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Friday, June 23, 2017

Languages of Gabon and the Congos


According to Ethnologue (↗), a total of 315 living languages are currently used for communication in GABON, the DEMOCRATIC REPUBLIC OF THE CONGO ("Kinshasa Congo"), and the REPUBLIC OF THE CONGO ("Brazzaville Congo"). A relic of France's controversial African colonization, the official language for all three countries is French. You will find that some languages listed below are present in all three Central African nations. Figures in parentheses are estimates of the number of communicators within each country.

 Gabon's 43 prominently communicated languages include Baka, Bekwel, Benga, Bubi, Duma, Fang (350,000 communicators), French (over 1 million), Kota, Lumbu, Mahongwe, Mbangwe, Mbere, Myene, Ndumu, Ngom, Njebi, Punu (160,000), Sake, Sangu, Sira, Tchitchege, Teke-Tege (95,000), Tsaangi, Tsogo, Vili, Vumbu, Wandji, Wumbvu, and Yasa.

 The DR Congo's 210 languages include Aloro (Alur; 750,000 communicators), Asoa, Aushi, Avokaya, Bali, Baloi, Banda (Togbo-Vara), Bangala (3,500,000), Bangba, Bangi, Bangubangu, Barambu, Bemba (300,000), Bembe (255,000), Bendi, Bera, Bhele, Bila, Binji, Boko, Bolia, Boma, Bomboma, Budu, Budza (230,000), Bushoong, Buyu, Bwa (Kibua; 200,000), Bwile, Chokwe (505,000), Congo (Koongo; over 8,000,000), Congo Swahili (over 9,000,000), Ding, Dongo, Efe, Enya, Foma, French (6,100,000), Fuliiru (400,000), Furu, Gilima, Gobu, Hamba, Havu (510,000), Hema, Hemba, Holoholo, Hunde (200,000), Kakwa, Kanyok (200,000), Kaonde, Kela, Kélé, Kinyarwanda (250,000), Kituba (Kikongo; 5,000,000), Komo (400,000), Kusu, Kwese, Lalia, Lega-Mwenga, Lega-Shabunda (400,000), Lele, Lendu (750,000), Lengola, Lese, Libinza, Ligenza, Lika, Lingala (2,050,000), Lobala, Logo (225,000), Lombi, Lombo, Luba-Kasi (Tshiluba; 7,000,000), Luba-Katanga (Kiluba; 1,500,000), Lugbara (850,000), Luna, Lusengo, Lwalu, Mabaale, Mamvu, Mangbetu (620,000), Mayekyeka, Mayogo, Mba, Mbala (230,000), Mbandja (355,000), Mbo, Mbole, Mituku, Mongo-Nkundu (400,000), Mono, Mpuono, Nande (910,000), Ndaka, Ndo, Ndobo, Ngando (220,000), Ngbaka (over 1,000,000), Ngbaka Ma’bo (Bouaka), Northern Ngbandi (250,000), Southern Ngbandi, Ngbundu, Ngelima, Ngiti, Ngombe, Ntomba, Nyali, Nyanga, Nyanga-li (Linyanga-le), Nzakara, Omi, Pagibete, Pambia, Phende (420,000), Poke, Ruunde, Sakata, Salampasu, Sanga (435,000), San Salvador Kongo (540,000), Seba, Sengele, Shi (655,000), Sonde, Songe (1,000,000), Songo, Songomeno, Suku, Taabwa (270,000), Tagbu, Talinga-Bwisi, Teke-Ibali, Tembo, Tetela (750,000), Tiene, Wongo, Yaka (700,000), Yakoma, Yamongeri, Yansi, Yela, Yombe (670,000), Zande (730,000), and Zimba.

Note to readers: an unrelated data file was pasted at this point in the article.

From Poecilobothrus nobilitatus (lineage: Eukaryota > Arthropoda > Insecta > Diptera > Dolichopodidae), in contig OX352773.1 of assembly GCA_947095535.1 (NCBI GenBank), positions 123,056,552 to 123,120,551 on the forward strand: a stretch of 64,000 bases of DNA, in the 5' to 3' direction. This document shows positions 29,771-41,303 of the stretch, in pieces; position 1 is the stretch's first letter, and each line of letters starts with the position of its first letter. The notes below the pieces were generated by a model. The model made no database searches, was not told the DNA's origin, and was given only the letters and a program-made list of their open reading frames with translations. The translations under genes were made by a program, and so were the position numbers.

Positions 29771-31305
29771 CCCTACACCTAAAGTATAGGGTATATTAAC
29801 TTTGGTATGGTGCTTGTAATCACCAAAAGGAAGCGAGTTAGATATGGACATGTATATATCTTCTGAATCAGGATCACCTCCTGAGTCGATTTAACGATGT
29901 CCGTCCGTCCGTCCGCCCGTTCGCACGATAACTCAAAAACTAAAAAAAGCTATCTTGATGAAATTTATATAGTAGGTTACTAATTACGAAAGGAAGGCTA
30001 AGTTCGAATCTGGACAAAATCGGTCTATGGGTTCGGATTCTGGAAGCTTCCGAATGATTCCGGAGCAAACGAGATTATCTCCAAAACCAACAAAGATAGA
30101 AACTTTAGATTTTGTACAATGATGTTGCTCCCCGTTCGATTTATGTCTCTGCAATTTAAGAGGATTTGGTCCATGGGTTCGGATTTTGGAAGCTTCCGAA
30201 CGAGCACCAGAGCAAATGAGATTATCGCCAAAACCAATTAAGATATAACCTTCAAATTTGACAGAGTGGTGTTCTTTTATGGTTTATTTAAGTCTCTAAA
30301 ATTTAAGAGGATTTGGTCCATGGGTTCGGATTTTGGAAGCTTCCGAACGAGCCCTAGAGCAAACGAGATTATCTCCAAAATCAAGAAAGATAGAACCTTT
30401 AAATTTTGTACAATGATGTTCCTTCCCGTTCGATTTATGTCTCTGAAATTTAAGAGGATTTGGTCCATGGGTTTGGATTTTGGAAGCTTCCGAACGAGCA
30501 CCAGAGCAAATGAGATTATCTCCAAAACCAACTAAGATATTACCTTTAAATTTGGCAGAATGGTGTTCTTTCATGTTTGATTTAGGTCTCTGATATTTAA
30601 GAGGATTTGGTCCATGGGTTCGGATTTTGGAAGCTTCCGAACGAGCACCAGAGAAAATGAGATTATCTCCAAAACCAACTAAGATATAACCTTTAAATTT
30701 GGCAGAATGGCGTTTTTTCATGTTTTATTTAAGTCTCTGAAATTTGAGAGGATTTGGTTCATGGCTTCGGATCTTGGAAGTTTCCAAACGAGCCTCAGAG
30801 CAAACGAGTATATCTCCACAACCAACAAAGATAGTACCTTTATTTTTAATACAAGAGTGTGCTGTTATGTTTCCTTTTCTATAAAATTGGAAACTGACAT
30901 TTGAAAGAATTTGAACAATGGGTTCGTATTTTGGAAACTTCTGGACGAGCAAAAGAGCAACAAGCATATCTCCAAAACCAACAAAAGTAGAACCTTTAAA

Finally, the Republic of the Congo's 62 languages include Aka, Akwa, Beembe (100,000 communicators), Bekwel, Bobangi, Bomitaba, Bomwali, Bongili, Doondo, Fang, French (over 2,500,000), Kako, Kituba (1,490,000), Koongo, Kota, Kunyi (117,000), Laari (135,000), Likuba, Likwala, Lingala (182,000), Mbaka (Ngbaka Ma'bo; 135,000), Mbandja, Mbere (90,000), Mboko, Monzombo, Mpyemo (Bimu), Ngungwel, Njebi, Ombamba, Pomo (Pol), Soundi (Suundi; 185,000), Teke-Eboo, Teke-Fuumu, Teke-Ibali, Teke-Kukuya, Teke-Tege, Teke-Tsaayi (100,000), Teke-Tyee, Tsaangi, Vili, Wumbvu, Yaka, and Yombe.

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